Aviation leasing watchdog cuts India’s compliance rating amid Go First tussle

By Aditi Shah and Shivam Patel

NEW DELHI (Reuters) -A global aviation leasing watchdog has for the second time cut India’s compliance rating with international leasing laws and kept the country on a watchlist with a negative outlook amid a dispute between local airline Go First and its aircraft lessors.

The move by the Aviation Working Group (AWG), a UK-based entity that monitors leasing and financing laws, comes as bankrupt budget carrier Go First is locked in a legal tussle with aircraft lessors seeking to repossess jets.

The courtroom battle started after Go First was granted bankruptcy protection in May. Under Indian law, that prevented lessors from recovering 50-plus grounded Airbus planes. The lessors have complained that critical plane parts are now corroding or getting “robbed”.

The AWG said 130 days had passed since the lessors’ request to repossess their aircraft, more than double the maximum waiting period of 60 days according to India’s obligations under the Cape Town Convention, an international treaty protecting the repossession rights of lessors.

India has ratified the Cape Town Convention but has yet to pass a law resolving conflicts with the country’s insolvency and bankruptcy code, which is backed by parliament.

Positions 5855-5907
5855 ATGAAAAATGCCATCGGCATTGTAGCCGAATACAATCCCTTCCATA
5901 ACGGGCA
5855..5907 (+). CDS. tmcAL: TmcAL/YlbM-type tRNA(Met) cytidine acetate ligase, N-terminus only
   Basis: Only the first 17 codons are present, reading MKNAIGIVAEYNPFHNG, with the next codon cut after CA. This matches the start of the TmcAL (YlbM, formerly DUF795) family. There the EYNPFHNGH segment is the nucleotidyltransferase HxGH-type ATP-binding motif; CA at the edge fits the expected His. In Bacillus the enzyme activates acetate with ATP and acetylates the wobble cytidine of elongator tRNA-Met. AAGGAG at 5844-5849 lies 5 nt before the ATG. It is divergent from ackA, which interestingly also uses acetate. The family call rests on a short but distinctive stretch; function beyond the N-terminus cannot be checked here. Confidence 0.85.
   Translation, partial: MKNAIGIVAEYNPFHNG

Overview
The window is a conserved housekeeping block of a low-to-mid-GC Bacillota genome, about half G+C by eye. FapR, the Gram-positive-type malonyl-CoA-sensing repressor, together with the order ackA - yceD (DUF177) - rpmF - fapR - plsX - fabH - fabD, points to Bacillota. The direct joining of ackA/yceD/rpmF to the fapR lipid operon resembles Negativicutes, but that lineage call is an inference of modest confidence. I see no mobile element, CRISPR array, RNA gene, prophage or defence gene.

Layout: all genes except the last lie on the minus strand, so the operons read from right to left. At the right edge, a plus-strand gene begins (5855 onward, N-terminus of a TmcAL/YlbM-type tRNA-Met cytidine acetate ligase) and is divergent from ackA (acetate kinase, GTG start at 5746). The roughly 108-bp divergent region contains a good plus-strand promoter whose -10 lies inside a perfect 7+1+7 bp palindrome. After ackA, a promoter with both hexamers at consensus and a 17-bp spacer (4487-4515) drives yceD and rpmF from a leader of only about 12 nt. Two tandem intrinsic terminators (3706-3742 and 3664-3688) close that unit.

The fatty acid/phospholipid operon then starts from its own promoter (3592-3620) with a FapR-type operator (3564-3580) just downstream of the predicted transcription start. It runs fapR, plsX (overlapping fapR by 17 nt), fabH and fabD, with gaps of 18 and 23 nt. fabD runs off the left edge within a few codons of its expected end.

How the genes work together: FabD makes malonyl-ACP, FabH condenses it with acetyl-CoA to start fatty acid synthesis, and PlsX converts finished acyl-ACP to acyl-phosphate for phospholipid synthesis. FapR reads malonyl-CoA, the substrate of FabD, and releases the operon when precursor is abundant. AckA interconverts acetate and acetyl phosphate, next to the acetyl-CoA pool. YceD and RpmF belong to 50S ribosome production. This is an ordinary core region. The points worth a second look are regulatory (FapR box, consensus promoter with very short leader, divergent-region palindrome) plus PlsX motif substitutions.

“The prolonged failure to make remedies, including repossession and deregistration, available to creditors … and provide for asset maintenance and value preservation … negatively impact scoring,” the AWG’s notice said, warning of further rating downgrades.

The AWG, a not-for-profit entity co-chaired by Airbus and Boeing, has reduced India’s score to 2 from 3.5 out of 5. The negative outlook from AWG is under what it calls the compliance index, which addresses whether requirements under the Cape Town Convention are met in practice.

This is the second such downgrade by AWG, which first placed India on a watchlist in May and assigned the country a negative outlook for its failure to process lessors’ plane repossesion applications before the freeze on Go First’s assets.

The move could further hurt lessor confidence in the world’s third-largest aviation market, warned AWG, whose members include major lessors and financial institutions such as Aircastle, BOC Aviation, SMBC Aviation Capital, Deutsche Bank, Goldman Sachs and Morgan Stanley.

SMBC, the world’s second-largest aircraft lessor, which also has some planes leased to Go First, warned in May that India’s decision to block leasing firms from reclaiming the airline’s jets would hit lessors’ confidence in that market.

(Reporting by Aditi Shah and Shivam Patel in New DelhiEditing by Mark Potter)